Burger King has decided that putting a creepy plastic mask on a robe-wearing human body isn't good for business. After declining sales, the world's second largest hamburger chain has decided to end its advertising campaign featuring the King mascot and instead focus its advertising on the food itself, beginning this week with commercials for its newest avocado and cheese-bearing product.
Since advertising firm Crispin Porter + Bogusky began working with Burger King in 2003, the King has been at the forefront of their campaigns. In the "Wake Up With the King" series meant to sell the chain's new breakfast sandwiches, for example, unwitting customers wake up to find the silent mascot lurking outside of their windows or next to them in bed. We're guessing that the narrator's raspy voice also didn't help "appeal to [the] broader audience" Burger King spokesman Miguel Piedra says the brand wants to attract.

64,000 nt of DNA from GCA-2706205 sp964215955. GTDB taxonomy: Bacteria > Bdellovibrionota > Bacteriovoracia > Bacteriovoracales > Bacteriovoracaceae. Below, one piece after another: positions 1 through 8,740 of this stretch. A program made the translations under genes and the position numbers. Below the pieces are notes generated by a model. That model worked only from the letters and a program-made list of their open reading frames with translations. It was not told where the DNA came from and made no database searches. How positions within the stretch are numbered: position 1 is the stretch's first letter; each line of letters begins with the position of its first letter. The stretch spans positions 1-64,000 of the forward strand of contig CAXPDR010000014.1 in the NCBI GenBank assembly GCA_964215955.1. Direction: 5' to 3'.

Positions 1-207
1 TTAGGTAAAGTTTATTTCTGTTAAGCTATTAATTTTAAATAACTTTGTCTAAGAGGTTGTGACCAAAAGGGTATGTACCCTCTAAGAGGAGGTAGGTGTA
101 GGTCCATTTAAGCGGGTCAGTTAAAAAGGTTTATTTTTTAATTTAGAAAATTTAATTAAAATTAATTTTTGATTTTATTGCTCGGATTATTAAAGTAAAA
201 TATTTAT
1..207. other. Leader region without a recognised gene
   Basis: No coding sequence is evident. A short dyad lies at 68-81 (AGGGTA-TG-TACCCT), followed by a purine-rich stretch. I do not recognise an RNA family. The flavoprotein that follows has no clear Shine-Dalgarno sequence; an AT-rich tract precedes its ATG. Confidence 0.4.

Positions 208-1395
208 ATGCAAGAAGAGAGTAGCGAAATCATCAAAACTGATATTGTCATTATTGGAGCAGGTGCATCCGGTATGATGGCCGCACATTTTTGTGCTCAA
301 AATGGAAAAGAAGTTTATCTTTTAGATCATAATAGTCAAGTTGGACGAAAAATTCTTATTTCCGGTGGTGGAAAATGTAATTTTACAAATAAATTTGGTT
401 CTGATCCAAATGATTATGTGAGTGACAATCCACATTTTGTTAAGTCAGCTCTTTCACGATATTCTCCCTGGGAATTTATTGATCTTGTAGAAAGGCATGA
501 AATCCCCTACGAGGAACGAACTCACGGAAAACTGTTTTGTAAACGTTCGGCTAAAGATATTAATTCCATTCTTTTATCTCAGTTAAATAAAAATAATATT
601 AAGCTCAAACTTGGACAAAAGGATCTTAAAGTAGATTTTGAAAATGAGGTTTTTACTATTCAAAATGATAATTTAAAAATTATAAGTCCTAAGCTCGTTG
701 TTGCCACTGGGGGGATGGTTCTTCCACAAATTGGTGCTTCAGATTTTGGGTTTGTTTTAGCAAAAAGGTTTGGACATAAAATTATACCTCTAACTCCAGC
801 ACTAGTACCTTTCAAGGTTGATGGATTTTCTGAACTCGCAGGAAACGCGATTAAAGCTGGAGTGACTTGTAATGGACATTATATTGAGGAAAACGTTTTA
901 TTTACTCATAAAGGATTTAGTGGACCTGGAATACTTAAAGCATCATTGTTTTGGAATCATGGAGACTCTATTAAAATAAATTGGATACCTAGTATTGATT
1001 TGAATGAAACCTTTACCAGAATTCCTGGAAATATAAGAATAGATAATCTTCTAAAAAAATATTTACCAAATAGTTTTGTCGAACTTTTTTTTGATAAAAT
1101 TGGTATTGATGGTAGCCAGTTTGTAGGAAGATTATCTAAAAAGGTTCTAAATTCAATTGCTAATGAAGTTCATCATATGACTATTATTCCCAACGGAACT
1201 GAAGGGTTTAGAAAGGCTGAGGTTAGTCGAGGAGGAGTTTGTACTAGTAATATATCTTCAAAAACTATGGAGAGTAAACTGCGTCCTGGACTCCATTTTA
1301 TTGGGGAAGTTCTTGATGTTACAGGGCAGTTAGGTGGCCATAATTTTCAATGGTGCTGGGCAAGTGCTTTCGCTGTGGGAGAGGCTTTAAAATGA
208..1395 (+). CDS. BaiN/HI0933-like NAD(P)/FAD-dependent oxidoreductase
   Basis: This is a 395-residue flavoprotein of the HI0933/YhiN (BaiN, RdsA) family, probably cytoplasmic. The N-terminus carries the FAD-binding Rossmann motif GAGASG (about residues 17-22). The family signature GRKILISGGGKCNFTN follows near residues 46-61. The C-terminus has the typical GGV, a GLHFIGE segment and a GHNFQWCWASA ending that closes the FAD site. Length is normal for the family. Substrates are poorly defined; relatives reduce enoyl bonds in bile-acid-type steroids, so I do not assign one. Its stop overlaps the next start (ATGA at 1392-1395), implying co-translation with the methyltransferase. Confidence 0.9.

Advertising firm McGarryBowen now handles the burger chain's marketing, and their first commercial features the new California Whopper in a slow motion vegetable-slicing, ingredients-flying-through-the-air number that feels more Subway than Burger King. The new burger includes swiss cheese, bacon and guacamole that the commercial would suggest was crushed in a molcajete.
Whether or not Burger King will bridge the gap between itself and McDonald's or Subway -- now the world's largest restaurant chain -- remains to be seen. But for now, the king mascot, whom we've heard called "John Wayne Gacy in a bad royal outfit," looks to have died an avocado-and-bacon death. [Ed. note: Won't we all.]
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